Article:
Sunday, February 14, 2010

Water Route Between Oceans in Nicaragua?

This is interesting, and seems feasible.

Explorer finds evidence of ancient waterway linking Atlantic to Pacific

London, Feb 13 : An explorer claims to have found evidence of an ancient water route between the Atlantic and Pacific oceans, which existed hundreds of years before the Panama Canal was conceived.

Hailed by some as the eighth wonder of the world, the Panama Canal is a water passage between the Atlantic and Pacific.

Now, according to a report in The Times, Colonel John Blashford-Snell, an explorer, has claimed to have found evidence of another, more ancient, water route between the oceans — one that existed hundreds of years before the Panama Canal was conceived.

Several hundred miles to the north-west, in Nicaragua, the route — which involves rivers, a lake and flood plains — was discovered by Blashford-Snell, who was out on an expedition.

"With effort it is navigable. But it is going to need more investigation," said the veteran explorer.

He is now planning another expedition to discover whether it is really possible to take a boat from one coast to the other without touching land.

If so, it will prove something remarkable: that the ancient maps which show a passage between the two oceans — and which have long been dismissed as fanciful — had a greater claim to accuracy than was realised.

A 1774 map by Thomas Kitchin, for example, appears to show a channel that would allow boats to pass between the oceans. [Note: I could not locate a 1774 Kitchin map of Central America online, this one is dated 1777, from Altea Gallery.]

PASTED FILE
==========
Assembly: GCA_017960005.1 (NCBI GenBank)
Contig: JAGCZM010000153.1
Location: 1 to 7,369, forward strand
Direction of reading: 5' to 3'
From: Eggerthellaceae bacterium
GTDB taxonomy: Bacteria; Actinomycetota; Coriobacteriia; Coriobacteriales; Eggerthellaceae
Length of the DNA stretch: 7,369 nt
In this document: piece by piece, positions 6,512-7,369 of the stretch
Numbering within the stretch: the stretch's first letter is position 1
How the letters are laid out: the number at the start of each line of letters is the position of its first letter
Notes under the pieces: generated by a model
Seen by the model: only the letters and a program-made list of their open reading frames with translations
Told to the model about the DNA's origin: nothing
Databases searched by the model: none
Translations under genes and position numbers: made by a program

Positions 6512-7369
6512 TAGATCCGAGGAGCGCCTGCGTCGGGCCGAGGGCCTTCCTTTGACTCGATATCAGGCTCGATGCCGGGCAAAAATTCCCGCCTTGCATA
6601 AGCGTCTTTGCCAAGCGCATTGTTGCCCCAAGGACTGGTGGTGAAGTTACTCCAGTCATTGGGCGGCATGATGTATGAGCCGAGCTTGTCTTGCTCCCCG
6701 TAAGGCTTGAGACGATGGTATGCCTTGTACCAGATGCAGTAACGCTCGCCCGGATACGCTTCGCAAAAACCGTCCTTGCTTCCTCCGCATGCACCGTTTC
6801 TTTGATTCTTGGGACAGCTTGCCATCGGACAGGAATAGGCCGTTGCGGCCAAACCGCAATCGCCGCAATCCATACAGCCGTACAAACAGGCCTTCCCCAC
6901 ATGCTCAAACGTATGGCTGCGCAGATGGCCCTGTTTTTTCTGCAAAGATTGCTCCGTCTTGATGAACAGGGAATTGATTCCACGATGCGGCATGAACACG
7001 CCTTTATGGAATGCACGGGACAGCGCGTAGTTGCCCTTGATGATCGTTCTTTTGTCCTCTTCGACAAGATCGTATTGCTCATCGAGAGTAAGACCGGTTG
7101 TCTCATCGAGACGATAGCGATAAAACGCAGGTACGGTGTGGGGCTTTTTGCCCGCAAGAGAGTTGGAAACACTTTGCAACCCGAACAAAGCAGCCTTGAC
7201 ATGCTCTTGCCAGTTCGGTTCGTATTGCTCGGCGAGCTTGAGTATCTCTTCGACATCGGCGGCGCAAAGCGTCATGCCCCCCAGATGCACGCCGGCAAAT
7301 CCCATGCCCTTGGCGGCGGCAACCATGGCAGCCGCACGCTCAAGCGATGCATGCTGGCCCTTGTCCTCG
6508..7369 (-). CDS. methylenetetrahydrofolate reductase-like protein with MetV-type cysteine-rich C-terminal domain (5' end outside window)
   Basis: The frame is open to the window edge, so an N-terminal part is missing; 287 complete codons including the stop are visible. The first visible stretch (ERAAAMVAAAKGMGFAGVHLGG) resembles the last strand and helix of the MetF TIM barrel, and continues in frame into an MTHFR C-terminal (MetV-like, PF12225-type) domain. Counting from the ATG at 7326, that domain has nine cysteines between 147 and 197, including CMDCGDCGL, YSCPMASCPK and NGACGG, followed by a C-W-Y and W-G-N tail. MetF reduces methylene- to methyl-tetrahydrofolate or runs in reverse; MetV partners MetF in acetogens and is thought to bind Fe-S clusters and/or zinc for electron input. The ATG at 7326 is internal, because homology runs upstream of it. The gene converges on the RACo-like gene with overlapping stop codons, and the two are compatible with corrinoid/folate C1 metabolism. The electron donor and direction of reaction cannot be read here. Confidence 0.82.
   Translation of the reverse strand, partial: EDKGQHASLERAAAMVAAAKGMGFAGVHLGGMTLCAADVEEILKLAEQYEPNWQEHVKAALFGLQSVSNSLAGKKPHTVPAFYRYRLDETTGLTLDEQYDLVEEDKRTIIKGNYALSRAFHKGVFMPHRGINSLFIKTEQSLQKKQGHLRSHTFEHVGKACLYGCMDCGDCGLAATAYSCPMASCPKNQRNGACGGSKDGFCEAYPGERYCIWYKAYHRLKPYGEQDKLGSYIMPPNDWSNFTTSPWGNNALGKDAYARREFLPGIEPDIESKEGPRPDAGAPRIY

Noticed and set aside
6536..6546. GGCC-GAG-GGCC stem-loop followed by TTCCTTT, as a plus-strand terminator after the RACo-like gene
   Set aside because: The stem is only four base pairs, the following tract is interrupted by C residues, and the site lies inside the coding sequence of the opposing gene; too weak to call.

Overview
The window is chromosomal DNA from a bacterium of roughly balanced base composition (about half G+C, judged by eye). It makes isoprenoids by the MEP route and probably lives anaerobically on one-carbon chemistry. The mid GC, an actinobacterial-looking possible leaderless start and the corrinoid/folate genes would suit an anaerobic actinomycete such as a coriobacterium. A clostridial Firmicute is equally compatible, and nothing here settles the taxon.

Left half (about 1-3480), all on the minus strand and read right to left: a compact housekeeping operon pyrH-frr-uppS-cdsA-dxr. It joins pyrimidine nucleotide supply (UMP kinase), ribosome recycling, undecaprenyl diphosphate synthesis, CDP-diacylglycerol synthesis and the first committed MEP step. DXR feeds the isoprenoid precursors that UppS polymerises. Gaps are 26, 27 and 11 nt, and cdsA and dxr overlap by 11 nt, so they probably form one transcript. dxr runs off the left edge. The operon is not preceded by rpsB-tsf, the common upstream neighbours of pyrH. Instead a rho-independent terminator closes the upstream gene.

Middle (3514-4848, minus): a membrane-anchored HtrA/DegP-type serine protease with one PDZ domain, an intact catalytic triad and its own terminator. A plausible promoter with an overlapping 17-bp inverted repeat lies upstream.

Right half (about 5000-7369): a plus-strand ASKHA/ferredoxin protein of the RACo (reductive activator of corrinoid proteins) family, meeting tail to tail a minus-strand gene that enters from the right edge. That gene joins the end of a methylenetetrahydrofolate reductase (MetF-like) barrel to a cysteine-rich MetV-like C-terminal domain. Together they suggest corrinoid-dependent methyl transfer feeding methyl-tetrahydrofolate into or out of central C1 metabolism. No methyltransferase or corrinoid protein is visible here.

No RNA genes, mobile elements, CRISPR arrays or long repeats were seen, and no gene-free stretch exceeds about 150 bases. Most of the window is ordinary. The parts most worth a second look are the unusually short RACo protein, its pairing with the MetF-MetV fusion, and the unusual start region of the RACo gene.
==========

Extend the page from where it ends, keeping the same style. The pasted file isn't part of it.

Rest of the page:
Colonel Blashford-Snell's expedition set out to find evidence that a canal once existed in Nicaragua.

No records of such a canal exist, although there were plans for a Nicaragua canal before the argument for Panama won the day.

Whether Colonel Blashford-Snell found evidence of ancient canals is arguable, but the case for a natural water passage is strong, according to the explorer.

Colonel Blashford-Snell, who spent two weeks in Nicaragua last month with a team of four, said he found places where the head waters of different river systems — one flowing east into the lake, another flowing west into the Pacific — were only a few hundred yards apart.

The seemingly unanswerable question, however, was how to get from one river to the other.

Then, by chance, he met a local fisherman who helped him to unlock the puzzle.

Mariano Hernandez told them he had made the journey from the centre of the isthmus between Lake Nicaragua and the Pacific down to the lake to go fishing — a journey made possible during the rainy season when the land turns into a lake up to 2m deep.


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